The tectonic evolution of the Abitibi greenstone belt of Canada

John Ludden, Claude Hubert, Clement Gariépy

Research output: Contribution to journalArticle

Abstract

Based on structural, geochemical, sedimentological and geochronological studies, we have formulated a model for the evolution of the late Archaean Abitibi greenstone belt of the Superior Province of Canada. The southern volcanic zone (SVZ) of the belt is dominated by komatiitic to tholeiitic volcanic plateaux and large, bimodal, mafic-felsic volcanic centres. These volcanic rocks were erupted between approximately 2710 Ma and 2700 Ma in a series of rift basins formed as a result of wrench-fault tectonics. The SVZ superimposes an older volcanic terrane which is characterized in the northern volcanic zone (NVZ) of the Abitibi belt and is approximately 2720 Ma or older. The NVZ comprises basaltic to andesitic and dacitic subaqueous massive volcanics which are cored by comagmatic sill complexes and layered mafic-anorthositic plutonic complexes. These volcanics are overlain by felsic pyroclastic rocks that were comagmatic with the emplacement of tonalitic plutons at 2717 ±2 Ma. The tectonic model envisages the SVZ to have formed in a series of rift basins which dissected an earlier formed volcanic arc (the NVZ). Analogous rift environments have been postulated for the Hokuroko basin of Japan, the Taupo volcanic zone of New Zealand and the Sumatra and Nicaragua arcs. The difference between rift related ‘submergent’ volcanism in the SVZ and ‘emergent’ volcanism in the NVZ resulted in the contrasting metallogenic styles, the former being characterized by syngenetic massive sulphide deposits, whilst the latter was dominated by epigenetic ‘porphyry-type’ Cu(Au) deposits.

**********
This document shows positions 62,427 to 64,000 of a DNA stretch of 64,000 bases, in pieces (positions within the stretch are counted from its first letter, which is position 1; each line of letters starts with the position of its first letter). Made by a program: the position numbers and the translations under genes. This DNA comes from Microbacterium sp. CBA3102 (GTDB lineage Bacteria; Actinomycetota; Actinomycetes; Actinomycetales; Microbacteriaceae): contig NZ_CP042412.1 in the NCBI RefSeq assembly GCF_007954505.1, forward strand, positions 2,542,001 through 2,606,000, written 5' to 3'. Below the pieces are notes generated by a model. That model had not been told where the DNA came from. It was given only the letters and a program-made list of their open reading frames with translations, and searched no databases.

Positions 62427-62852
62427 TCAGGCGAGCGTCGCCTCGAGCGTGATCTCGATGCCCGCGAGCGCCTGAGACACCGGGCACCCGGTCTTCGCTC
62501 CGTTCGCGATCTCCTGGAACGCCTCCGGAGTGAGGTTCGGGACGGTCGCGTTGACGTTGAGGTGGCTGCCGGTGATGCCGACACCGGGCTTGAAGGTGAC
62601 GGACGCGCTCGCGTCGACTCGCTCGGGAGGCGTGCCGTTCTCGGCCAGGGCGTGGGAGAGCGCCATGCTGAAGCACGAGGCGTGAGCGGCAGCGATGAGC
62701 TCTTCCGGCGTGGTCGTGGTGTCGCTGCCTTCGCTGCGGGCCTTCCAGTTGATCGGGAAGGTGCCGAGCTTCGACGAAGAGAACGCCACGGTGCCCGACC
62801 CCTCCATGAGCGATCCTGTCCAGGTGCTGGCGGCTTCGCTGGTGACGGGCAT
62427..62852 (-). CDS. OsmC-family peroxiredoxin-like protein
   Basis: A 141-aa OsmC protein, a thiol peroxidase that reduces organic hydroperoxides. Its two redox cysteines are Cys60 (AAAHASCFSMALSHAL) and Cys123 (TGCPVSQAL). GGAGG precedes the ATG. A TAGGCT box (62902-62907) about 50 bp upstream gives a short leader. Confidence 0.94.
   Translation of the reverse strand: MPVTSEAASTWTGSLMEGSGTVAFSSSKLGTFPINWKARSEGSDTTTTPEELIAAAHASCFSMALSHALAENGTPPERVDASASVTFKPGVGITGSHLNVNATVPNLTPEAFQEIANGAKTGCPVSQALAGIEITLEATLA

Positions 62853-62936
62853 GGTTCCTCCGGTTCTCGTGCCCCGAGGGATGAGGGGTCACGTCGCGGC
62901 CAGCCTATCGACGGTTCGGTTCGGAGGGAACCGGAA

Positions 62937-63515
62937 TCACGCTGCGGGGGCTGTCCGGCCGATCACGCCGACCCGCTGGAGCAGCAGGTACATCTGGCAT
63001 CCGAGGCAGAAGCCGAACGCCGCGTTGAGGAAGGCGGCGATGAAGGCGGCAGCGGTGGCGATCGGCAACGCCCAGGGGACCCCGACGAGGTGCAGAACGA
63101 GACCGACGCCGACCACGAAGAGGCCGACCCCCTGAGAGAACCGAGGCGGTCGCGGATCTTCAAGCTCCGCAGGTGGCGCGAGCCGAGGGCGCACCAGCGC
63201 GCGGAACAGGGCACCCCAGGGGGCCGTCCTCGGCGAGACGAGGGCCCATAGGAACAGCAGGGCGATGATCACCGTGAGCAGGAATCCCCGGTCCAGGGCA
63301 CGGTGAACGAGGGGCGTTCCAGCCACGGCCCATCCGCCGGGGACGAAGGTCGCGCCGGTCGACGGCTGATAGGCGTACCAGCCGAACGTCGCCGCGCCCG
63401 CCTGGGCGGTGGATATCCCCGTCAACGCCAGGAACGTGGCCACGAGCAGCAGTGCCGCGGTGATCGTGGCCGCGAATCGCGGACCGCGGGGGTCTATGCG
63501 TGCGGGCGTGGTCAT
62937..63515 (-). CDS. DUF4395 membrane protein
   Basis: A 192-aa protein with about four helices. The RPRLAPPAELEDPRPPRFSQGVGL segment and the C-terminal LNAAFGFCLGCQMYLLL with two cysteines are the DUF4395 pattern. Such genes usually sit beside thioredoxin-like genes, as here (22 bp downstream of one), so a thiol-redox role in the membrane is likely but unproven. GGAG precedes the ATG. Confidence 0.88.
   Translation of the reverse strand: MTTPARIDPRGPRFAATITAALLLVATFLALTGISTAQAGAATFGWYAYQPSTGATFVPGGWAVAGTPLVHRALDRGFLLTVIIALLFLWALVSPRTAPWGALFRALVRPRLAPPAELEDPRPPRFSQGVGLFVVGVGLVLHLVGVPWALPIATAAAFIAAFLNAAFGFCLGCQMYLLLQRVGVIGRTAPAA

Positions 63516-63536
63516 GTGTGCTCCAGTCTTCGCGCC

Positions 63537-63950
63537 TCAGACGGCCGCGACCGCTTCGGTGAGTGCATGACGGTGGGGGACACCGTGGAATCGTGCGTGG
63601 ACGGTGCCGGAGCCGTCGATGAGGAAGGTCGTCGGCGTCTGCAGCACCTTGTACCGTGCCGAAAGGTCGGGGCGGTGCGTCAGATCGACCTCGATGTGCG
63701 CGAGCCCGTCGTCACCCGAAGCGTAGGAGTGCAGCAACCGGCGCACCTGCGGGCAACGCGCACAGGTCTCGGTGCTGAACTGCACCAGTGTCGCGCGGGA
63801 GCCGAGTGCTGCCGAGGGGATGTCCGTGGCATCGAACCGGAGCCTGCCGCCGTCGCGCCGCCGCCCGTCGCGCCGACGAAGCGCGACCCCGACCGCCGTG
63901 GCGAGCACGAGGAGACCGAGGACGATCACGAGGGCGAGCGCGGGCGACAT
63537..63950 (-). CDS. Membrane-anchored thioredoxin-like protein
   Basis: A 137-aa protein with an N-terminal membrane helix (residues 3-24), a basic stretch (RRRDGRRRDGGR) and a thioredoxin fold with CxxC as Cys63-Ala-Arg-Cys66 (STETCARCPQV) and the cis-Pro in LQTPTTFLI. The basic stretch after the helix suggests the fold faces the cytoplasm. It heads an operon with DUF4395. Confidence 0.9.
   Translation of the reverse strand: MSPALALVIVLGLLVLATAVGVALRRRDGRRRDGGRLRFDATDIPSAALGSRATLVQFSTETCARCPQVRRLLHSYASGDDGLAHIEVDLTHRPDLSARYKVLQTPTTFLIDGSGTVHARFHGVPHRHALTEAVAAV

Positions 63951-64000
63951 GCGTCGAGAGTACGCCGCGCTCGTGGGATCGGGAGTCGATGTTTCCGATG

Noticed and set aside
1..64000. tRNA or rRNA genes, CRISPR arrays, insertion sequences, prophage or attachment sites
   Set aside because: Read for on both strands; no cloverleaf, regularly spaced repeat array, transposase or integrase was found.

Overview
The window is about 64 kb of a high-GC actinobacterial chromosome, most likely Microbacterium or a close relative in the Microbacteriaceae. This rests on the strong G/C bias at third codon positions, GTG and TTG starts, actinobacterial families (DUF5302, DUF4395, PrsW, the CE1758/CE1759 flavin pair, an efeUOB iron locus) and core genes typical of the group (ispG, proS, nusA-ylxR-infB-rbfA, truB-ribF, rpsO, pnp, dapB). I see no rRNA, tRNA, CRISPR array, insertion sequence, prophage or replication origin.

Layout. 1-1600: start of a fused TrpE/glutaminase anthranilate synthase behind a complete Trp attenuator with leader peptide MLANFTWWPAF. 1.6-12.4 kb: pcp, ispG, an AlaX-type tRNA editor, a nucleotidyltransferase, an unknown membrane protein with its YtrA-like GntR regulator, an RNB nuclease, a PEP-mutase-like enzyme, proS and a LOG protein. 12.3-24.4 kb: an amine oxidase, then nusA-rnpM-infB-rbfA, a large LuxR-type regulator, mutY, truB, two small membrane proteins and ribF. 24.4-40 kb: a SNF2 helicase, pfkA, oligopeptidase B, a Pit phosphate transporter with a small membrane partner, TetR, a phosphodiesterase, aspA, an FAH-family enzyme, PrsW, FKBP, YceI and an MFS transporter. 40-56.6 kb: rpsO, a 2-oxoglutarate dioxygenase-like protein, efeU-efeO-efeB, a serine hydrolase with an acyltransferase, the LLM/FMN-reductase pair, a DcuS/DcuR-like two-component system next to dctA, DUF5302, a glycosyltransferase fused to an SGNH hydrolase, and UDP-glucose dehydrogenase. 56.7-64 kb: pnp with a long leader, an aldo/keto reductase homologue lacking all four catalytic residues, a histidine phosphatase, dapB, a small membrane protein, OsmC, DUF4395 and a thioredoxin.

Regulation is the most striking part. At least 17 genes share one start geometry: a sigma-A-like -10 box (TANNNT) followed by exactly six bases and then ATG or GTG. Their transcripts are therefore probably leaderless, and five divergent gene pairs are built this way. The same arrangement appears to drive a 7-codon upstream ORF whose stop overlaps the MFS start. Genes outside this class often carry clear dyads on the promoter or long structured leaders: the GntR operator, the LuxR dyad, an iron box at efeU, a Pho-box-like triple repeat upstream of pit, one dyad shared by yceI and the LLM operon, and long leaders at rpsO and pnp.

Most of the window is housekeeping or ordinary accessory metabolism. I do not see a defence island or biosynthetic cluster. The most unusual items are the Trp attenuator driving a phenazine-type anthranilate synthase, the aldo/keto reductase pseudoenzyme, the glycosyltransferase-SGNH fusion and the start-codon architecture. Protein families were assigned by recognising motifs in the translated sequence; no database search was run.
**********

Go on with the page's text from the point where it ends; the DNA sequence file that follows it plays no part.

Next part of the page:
Original languageEnglish
Pages (from-to)153-166
Number of pages14
JournalGeological Magazine
Volume123
Issue number2
DOIs
Publication statusPublished - Mar 1986

ASJC Scopus subject areas

  • Geology

Fingerprint Dive into the research topics of 'The tectonic evolution of the Abitibi greenstone belt of Canada'. Together they form a unique fingerprint.

  • Cite this